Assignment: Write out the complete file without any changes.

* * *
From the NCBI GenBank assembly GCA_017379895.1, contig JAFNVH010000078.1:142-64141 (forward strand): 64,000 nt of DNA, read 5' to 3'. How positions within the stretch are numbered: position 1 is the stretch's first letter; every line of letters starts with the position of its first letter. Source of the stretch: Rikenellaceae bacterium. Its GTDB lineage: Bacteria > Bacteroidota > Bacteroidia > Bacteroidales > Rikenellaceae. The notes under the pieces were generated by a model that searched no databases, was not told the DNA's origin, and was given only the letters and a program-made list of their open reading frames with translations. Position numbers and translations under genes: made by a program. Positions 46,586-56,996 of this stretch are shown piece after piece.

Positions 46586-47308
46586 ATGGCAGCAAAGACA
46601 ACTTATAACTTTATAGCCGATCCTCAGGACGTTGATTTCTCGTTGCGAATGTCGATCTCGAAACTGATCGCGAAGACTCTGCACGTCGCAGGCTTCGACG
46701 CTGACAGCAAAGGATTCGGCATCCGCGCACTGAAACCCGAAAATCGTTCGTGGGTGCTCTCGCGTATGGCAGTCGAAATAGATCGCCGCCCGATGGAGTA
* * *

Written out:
From the NCBI GenBank assembly GCA_017379895.1, contig JAFNVH010000078.1:142-64141 (forward strand): 64,000 nt of DNA, read 5' to 3'. How positions within the stretch are numbered: position 1 is the stretch's first letter; every line of letters starts with the position of its first letter. Source of the stretch: Rikenellaceae bacterium. Its GTDB lineage: Bacteria > Bacteroidota > Bacteroidia > Bacteroidales > Rikenellaceae. The notes under the pieces were generated by a model that searched no databases, was not told the DNA's origin, and was given only the letters and a program-made list of their open reading frames with translations. Position numbers and translations under genes: made by a program. Positions 46,586-56,996 of this stretch are shown piece after piece.

Positions 46586-47308
46586 ATGGCAGCAAAGACA
46601 ACTTATAACTTTATAGCCGATCCTCAGGACGTTGATTTCTCGTTGCGAATGTCGATCTCGAAACTGATCGCGAAGACTCTGCACGTCGCAGGCTTCGACG
46701 CTGACAGCAAAGGATTCGGCATCCGCGCACTGAAACCCGAAAATCGTTCGTGGGTGCTCTCGCGTATGGCAGTCGAAATAGATCGCCGCCCGATGGAGTA